With it trying to be a soulslike, I’d imagine that the combat would at least be somewhat tweaked in a similar way, however that is not the case at all. There were plenty of times that I died due to the way parrying works (or doesn’t). Which is kind of ironic considering they introduce you to their “aging” system pretty fast. The idea is every time you die, instead of losing all of a currency – instead you age one year. This concept alone made it different enough from other soulslikes and I wanted to like this a lot.

However, all it means is you are able to get strength/agility points per each level up easier and arcane points harder. As you age, you’re able to get arcane points cheaper and strength/agility points become more expensive but it doesn’t actually change your characters abilities. The other thing is after you hit age 20 and then every 10 years after – you are able to unlock perks. There’s a ton of perks and they definitely seem worthwhile – for example increasing your weapon damage. I often found myself thinking a bit too long at what perk I should take. So I DO think the aging concept in this game works as a whole – I just think the combat really needs some finer tuning.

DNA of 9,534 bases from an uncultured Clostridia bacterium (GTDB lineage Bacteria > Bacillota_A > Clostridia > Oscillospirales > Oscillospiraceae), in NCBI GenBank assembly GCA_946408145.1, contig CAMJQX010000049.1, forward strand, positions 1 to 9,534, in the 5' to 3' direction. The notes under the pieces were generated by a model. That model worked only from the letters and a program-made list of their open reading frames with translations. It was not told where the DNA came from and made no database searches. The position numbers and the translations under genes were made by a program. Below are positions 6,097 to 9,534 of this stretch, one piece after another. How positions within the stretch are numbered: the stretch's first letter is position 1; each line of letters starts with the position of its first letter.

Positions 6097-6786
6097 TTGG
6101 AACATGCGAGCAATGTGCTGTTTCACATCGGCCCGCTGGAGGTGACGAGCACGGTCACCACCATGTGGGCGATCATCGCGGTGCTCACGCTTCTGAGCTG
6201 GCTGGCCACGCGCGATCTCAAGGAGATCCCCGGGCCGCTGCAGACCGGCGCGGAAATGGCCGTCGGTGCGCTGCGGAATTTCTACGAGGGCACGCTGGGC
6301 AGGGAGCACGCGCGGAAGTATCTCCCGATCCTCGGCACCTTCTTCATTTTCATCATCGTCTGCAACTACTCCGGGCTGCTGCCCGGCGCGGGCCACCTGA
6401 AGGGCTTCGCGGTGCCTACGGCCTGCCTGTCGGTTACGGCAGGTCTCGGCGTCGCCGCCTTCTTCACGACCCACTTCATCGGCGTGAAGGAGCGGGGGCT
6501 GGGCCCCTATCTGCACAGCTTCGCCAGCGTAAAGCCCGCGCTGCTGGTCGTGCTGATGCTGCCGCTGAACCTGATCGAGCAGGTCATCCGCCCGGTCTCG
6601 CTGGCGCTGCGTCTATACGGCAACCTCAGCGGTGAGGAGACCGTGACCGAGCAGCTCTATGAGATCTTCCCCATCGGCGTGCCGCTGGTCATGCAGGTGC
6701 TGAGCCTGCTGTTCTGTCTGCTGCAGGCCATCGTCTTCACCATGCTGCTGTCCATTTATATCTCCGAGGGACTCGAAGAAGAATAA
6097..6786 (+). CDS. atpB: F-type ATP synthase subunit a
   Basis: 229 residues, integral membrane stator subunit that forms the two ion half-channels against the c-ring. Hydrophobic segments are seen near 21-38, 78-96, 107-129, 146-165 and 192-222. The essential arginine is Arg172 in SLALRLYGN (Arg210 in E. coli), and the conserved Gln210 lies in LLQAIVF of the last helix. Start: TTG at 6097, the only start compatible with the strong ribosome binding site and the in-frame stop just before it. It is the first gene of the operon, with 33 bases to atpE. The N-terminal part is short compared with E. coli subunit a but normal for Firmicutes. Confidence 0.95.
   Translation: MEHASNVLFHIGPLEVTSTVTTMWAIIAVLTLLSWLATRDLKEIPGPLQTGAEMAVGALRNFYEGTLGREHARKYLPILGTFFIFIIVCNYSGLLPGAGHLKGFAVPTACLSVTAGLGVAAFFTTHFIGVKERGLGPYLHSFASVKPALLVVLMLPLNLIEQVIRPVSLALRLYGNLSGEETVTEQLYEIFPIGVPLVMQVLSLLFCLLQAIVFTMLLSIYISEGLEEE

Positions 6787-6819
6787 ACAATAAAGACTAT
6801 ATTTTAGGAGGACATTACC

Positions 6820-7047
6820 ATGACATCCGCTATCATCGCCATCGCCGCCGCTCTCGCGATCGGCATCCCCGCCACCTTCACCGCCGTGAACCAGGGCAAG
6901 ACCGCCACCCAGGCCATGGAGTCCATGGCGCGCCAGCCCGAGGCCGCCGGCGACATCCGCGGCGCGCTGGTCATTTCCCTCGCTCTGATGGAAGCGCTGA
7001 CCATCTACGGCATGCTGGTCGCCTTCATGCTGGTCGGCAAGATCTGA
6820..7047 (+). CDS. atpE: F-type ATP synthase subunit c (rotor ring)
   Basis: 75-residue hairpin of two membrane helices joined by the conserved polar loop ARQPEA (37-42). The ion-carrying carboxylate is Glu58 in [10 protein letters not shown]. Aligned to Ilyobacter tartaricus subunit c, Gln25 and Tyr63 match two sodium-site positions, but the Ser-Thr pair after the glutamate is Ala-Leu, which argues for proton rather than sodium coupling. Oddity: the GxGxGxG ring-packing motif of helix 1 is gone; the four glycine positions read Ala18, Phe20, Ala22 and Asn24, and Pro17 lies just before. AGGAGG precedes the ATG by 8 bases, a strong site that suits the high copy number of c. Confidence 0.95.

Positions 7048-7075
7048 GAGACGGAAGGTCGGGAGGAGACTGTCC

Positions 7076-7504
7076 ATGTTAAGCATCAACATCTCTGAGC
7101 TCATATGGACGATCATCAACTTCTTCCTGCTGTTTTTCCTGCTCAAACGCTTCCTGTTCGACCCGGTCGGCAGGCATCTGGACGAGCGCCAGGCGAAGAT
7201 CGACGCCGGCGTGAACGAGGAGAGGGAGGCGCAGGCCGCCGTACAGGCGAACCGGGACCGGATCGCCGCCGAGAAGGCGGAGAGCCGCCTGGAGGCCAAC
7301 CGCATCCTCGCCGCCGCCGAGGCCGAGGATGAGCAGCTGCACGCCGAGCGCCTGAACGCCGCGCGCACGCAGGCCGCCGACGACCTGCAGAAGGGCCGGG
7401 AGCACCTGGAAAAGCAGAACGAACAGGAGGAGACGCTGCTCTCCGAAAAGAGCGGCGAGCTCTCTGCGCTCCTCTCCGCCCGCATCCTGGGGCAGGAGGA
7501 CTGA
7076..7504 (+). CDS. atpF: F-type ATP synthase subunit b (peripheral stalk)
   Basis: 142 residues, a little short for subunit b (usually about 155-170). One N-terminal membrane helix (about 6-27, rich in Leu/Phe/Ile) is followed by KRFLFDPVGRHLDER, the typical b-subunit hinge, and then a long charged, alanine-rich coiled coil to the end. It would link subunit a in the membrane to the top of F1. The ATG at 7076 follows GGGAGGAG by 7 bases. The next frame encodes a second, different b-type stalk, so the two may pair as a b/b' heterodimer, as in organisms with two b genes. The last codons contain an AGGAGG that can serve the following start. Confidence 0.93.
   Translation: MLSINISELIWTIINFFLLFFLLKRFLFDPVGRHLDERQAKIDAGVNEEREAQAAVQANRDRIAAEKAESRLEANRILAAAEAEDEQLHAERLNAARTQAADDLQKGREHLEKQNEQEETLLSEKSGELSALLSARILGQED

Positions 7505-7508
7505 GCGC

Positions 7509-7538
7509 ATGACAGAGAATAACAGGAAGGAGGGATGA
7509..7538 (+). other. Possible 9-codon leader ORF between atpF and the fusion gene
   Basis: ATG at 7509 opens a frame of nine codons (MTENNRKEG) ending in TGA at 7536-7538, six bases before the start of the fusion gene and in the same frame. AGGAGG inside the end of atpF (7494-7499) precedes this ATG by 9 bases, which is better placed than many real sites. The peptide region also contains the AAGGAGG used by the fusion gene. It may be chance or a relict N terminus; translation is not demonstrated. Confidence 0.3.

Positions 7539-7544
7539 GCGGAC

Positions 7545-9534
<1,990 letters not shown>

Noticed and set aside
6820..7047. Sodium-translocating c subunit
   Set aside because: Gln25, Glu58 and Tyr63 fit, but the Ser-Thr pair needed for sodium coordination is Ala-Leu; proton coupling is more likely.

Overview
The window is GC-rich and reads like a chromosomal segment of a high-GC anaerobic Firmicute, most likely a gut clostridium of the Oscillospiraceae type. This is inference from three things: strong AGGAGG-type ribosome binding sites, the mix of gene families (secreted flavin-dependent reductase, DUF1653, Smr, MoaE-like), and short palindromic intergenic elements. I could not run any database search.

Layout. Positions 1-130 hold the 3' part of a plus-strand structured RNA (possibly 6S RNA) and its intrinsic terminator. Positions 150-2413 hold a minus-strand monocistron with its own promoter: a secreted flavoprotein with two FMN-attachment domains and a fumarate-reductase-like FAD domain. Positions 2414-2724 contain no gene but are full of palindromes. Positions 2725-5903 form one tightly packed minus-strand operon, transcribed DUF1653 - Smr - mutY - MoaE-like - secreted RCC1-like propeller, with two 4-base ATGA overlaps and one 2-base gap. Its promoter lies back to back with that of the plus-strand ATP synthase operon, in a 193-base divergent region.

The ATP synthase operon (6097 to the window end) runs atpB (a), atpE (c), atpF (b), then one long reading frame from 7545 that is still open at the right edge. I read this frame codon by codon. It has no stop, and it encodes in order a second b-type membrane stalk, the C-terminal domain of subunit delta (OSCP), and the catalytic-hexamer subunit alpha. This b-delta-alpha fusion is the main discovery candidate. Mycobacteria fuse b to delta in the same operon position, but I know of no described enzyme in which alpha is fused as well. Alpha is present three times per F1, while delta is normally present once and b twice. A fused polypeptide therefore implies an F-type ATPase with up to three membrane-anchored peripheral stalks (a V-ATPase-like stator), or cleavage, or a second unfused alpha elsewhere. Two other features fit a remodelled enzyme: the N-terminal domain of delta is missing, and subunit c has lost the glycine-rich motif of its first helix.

Time for a Break from Battle

Another weird thing about the combat is – in other games, just about every action you take reduces your stamina – blocking, attacking, etc, but in this game the only thing that reduces your stamina is using your shield. Whether you parry or block – that’s all that reduces it. You can attack over and over and over with no penalty. I’ve played quite awhile and this hasn’t changed in my time with the game. Pretty interesting thing to do while making the rest of combat slow.

The other thing about combat in this game is you do gain magic abilities, however they get charged when you block/parry, with parrying filling your magic the most. While this could be awesome – most of the time it does things like boost weapon attack and make them fire based or steal enemy health. Beyond that, a lot of things are standard Soulslike fair – you find an item that can heal you and then it recharges upon death, you can upgrade your weapons, etc, etc.

The enemies in the game run a gamut of annoying goblins to huge behemoths and I actually dug the style of enemies in the game. I thought their AI was tuned pretty well and while they weren’t push overs for the most part, they did offer a decent enough challenge without being too overwhelming (unless you get mobbed).